Is Expanding the College Football Playoff a No-Brainer?

Is Expanding the College Football Playoff a No-Brainer?

Talk of the Tide: Does Alabama's Path to a National Championship Get Easier With a 12-Team Playoff?

The College Football Playoff will soon expand but does that mean the road gets tougher for the Crimson Tide?
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The inevitable has come in the world of college football. 

A proposal to expand the College Football Playoff from four teams to 12 is on the table and seems likely it will pass in the coming months, although the earliest it could come into effect would be 2023. 

The 12 teams would be made up of the six highest-ranked conference champions and the six highest-ranked other teams determined by the committee.

Let's be honest here. 

The CFP semifinals up to this point with four teams have been blowout after blowout. Only three of the 14 games, dating back to its inception in 2015, have been within two touchdowns. 

Three.

That begs the question as to why teams seeded 5-12 even stand a chance in an expanded playoff but that's another conversation for another day. Do multiple 2- or 3-loss teams deserve a chance at a national title?

Probably not, but expansion also makes me wonder if the road to a national championship for national powers like Alabama, Clemson, or Ohio State gets easier. 

For starters, teams 1-4, who are the highest-ranked conference champions, receive byes into the quarterfinals, while team 5 plays team 12, team 6 plays team 11, team 7 plays team 10 and team 8 plays team 9 on the higher-seeded team's campus.

The quarterfinals, semifinals and final would all be played at neutral sites. 

Let's take a look at what the Crimson Tide's path to the national title game would have been in recent years:

2020 (No. 1 seed): Bye, Winner of No. 8 Texas A&M/No. 9 Florida, then one of three teams between No. 4 Oklahoma, No. 5 Cincinnati or No. 12 Indiana.

2019: Would have been No. 13 so first team out.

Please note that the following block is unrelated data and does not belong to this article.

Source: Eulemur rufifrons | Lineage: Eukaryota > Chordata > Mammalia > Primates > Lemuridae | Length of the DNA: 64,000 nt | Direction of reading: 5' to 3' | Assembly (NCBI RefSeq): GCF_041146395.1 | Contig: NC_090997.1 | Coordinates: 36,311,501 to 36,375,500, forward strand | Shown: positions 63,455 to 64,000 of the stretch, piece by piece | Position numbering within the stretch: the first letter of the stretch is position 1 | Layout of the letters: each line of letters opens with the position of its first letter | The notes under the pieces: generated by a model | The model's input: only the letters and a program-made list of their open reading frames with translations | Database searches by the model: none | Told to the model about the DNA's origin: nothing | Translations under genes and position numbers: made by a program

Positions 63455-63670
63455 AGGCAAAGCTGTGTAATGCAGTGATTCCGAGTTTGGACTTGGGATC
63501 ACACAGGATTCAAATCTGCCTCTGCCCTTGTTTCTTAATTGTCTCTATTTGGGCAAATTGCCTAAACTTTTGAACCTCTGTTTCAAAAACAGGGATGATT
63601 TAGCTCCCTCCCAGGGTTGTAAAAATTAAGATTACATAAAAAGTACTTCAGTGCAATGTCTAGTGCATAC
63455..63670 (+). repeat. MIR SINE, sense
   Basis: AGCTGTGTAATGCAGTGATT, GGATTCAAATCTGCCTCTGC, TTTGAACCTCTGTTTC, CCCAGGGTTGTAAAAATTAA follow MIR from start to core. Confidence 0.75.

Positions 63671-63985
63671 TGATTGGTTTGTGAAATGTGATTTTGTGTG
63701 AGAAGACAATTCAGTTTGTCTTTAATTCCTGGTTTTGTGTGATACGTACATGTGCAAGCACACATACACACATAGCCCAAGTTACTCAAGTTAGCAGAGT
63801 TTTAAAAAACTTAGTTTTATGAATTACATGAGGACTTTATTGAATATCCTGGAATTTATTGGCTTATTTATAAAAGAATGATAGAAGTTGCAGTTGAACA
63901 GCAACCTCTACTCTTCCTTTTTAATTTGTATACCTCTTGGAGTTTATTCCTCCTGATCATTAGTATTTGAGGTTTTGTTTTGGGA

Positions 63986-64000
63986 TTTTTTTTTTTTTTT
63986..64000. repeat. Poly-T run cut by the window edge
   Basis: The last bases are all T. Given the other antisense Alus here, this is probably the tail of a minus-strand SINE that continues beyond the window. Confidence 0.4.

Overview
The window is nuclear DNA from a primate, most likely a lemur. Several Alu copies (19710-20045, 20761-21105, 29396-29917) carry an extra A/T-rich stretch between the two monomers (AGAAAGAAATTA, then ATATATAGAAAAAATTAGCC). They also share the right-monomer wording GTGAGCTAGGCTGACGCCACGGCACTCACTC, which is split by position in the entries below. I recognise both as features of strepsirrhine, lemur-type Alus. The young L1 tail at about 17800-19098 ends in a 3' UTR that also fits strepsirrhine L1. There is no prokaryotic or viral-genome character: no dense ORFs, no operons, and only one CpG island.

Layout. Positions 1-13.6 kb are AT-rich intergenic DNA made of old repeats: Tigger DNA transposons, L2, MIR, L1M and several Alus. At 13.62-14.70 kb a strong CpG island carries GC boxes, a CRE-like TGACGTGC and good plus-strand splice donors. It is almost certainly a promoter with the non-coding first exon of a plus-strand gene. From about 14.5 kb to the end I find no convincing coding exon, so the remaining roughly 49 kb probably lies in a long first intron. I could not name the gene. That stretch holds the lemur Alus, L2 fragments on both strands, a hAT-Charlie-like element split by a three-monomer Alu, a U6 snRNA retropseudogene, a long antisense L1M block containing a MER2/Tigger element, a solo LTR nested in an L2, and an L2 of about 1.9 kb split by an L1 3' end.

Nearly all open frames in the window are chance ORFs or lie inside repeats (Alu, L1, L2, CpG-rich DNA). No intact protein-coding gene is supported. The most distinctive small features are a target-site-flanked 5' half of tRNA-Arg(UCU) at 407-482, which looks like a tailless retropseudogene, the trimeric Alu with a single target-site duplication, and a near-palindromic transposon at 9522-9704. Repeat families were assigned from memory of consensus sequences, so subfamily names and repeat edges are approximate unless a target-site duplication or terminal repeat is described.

2018 (No. 1 seed): Bye, Winner of No. 8 Georgia/No. 9 Michigan, then one of three teams between No. 4 Ohio State, No. 5 UCF or No. 12 Penn State.

2017 (No. 7 seed): No. 10 Penn State, No. 2 Oklahoma, then one of three teams between No. 3 Georgia, No. 6 UCF or No. 11 Miami (FL).

2016 (No. 1 seed): Bye, Winner of No. 8 Michigan/No. 9 USC, then one of three teams between No. 4 Washington, No. 5 Western Michigan or No. 12 Colorado. 

2015 (No. 2 seed): Bye, Winner of No. 7 Iowa/No. 10 Florida State, then one of three teams between No. 3 Michigan State, No. 6 Houston or No. 11 North Carolina.

2014 (No. 1 seed): Bye, Winner of No. 8 Mississippi State/No. 9 Michigan State, then one of three teams between No. 4 Ohio State, No. 5 Baylor or No. 12 Kansas State

*bold indicates seasons Alabama won College Football Playoff National Championship

From the looks of it, where the difficulty comes in is just the fact that there's added games and the Crimson Tide would have to avoid major injuries if it weren't a top-4 seed that earns a first-round bye.

There's debate every year on on who should be No. 4 or No. 5, then that fourth-seeded team gets shellacked more times than not as a 4-seed has only beaten a 1-seed twice in the CFP's seven-year history (Ohio State over Alabama in the 2015 Sugar Bowl and Alabama over Clemson in the 2018 Sugar Bowl).

So do we really think upsets would be more persistent if more teams were allowed?

That could certainly be the case for teams outside of the top three of four and in the middle of the rankings but probability and statistics would say otherwise for the teams at the top. 

Think about this: The Crimson Tide is 5-1 overall in semifinal games in the current format of the event and owns a 20.2 average margin of victory in those contests. That includes wins over a No. 1 seed, a No. 3 seed and three No. 4 seeds across six seasons.

All in all, the path to the final game for the top-tier teams would be easier but until someone knocks off Nick Saban and Dabo Swinney consistently, there's no signs of stopping the Alabama-Clemson matchups for years to come, with the occasional Ohio State and Oklahoma sprinkled in there every other year.

Expansion is a gold mine for the fans and the TV networks will rake in millions of dollars, but it won't be good for parity across the sport.

The inevitable has come in the world of college football. 

A proposal to expand the College Football Playoff from four teams to 12 is on the table and seems likely it will pass in the coming months, although the earliest it could come into effect would be 2023. 

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